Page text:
In 2017, I co-authored the 9 Principles of Agile leadership on behalf of the Agile Business Consortium. You can review the high-level description of these principles here. In this blog, I describe how these principles came about and in subsequent posts will describe the principles in more detail along with why I think they are important for organisational leaders.

But first, let me give you a background as to how these principles came about.

DSDM Evolves …

DSDM (Dynamic Systems Development Methodology) was the first of the Agile methodologies created back in 1993. It focused on running projects in Agile ways and was considered by many an antidote to the then-popular Prince-2 Project Management method. As well as working on the pilot version of DSDM Atern (which was rolled out at Rolls-Royce in 2007) I had the honour of contributing to the 2014 version of the handbook. DSDM was then evolved further still into the Framework for Business Agility.

In the process of creating and evolving the Framework for Business Agility (FBA) our work was split into a number of streams, one of which was the Leadership and Culture stream. I was part of this initial team who was charged with extending the methodology to include these aspects of business agility.

The Framework for Business Agility (FBA)

How many principles are too many?

Our esteemed team leader, Katie Taylor, a director at the consortium tasked me with coming up with the initial set of principles. These principles were contextualised as being the starting point for our thinking on how culture is, or at least should be, approached by leadership. I was given complete carte blanche as to what they should be with only one proviso: don’t create too many of them.

That one particular objective did become a bit of an issue for me I sought to reduce the number of principles down to a “better” number. My friend and colleague Andrew Craddock, also a director at the consortium suggested that seven was to optimal number as “we already have the 8 principles of DSDM”. So better was defined as one being less than the 8 principles of DSDM! Rather arbitrary I know, but there you have it.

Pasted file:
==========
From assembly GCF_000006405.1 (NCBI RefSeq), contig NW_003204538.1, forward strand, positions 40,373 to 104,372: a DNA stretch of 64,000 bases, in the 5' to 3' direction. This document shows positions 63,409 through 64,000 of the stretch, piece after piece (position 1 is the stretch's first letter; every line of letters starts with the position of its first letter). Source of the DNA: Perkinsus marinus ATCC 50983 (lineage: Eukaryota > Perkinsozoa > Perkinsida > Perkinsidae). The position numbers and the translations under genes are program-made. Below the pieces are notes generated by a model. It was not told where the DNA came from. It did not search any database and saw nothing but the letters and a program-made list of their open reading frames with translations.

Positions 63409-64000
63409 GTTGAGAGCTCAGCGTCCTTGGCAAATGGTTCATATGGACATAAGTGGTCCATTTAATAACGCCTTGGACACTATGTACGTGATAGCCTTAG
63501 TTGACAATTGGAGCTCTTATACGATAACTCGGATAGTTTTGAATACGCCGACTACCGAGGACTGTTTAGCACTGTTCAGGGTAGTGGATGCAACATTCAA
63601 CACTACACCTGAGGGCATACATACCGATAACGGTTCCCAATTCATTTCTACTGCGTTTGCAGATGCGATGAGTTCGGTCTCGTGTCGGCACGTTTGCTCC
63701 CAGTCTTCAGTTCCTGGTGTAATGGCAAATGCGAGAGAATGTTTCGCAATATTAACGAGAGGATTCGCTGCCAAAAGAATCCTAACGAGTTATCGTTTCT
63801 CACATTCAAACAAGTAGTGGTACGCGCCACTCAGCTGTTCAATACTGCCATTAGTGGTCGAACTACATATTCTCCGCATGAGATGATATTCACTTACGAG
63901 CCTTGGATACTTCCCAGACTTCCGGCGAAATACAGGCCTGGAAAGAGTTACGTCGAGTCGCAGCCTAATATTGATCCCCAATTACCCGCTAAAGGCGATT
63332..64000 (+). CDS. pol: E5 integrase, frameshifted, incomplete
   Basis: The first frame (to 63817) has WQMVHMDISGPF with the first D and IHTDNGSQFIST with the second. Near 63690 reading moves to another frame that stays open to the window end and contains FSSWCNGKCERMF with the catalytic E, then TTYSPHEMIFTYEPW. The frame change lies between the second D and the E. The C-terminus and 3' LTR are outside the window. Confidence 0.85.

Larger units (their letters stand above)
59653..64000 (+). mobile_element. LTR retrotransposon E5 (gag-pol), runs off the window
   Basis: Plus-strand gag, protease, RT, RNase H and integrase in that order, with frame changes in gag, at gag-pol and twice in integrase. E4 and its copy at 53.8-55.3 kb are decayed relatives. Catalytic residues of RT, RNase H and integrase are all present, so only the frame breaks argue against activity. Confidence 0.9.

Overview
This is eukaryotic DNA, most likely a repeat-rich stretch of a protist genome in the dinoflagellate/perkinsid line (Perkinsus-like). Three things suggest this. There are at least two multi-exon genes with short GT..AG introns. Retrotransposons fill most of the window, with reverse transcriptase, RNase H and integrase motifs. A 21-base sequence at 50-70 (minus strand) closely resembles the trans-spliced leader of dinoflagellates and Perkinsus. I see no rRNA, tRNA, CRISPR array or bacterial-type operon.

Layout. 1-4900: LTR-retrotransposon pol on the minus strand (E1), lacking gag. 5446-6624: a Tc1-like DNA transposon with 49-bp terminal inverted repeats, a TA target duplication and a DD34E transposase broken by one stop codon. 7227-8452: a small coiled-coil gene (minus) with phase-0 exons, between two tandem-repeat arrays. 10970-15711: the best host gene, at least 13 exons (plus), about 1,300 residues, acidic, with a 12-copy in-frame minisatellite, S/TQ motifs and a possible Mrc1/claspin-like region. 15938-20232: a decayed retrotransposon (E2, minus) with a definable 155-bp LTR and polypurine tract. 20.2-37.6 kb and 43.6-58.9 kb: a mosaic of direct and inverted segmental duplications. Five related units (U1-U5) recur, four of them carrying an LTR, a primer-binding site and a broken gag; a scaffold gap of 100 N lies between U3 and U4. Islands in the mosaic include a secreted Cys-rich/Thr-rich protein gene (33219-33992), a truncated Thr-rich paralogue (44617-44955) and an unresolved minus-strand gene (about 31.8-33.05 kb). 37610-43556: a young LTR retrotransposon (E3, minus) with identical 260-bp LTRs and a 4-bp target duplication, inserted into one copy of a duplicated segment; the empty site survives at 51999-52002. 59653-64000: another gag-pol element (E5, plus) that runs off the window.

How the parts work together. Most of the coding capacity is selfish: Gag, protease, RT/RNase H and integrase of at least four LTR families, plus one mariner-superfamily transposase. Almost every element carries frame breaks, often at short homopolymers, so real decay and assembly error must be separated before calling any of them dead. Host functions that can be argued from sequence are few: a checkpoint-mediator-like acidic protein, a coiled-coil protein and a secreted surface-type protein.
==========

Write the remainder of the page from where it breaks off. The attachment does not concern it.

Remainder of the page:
In true Agile fashion we reviewed the 9 principles with a wide audience over a number of breakfasts and that was one of the questions that we asked: is 9 principles too many? By and large people thought that while 9 seemed a bit top heavy, they felt that the priciples themselves and the supporting literature were useful. It didn’t appear that we could lose any of them because some value would be lost. Hence 9 becase the magic number … I’m sure Nikola Tesla would be very proud, being that the number 9 held special energetic significance for him.

Why should anyone follow you?

This was a task I relished as it gave me a reason to apply my learnings and experiences of over 30 years from leadership. Truth be told, the perspective I took was that of my experiences as a follower, more than those as a leader. While I had led many teams up until that point I had never led an executive team (although I have coached many).

So the principles that you see today are in large part what I considered to make a leader worthy of my followership. I had been inspired by the title of the book “Why should anyone follow you?” ( I will get around to reading the one someday!) This I felt was a question that all leaders should ask themselves and if they did maybe these would be the principles they would aspire to.

Coming soon …

In the next post, I will go into more detail on the first principle and give a little more insight into why its no accident why I made this one the first principle: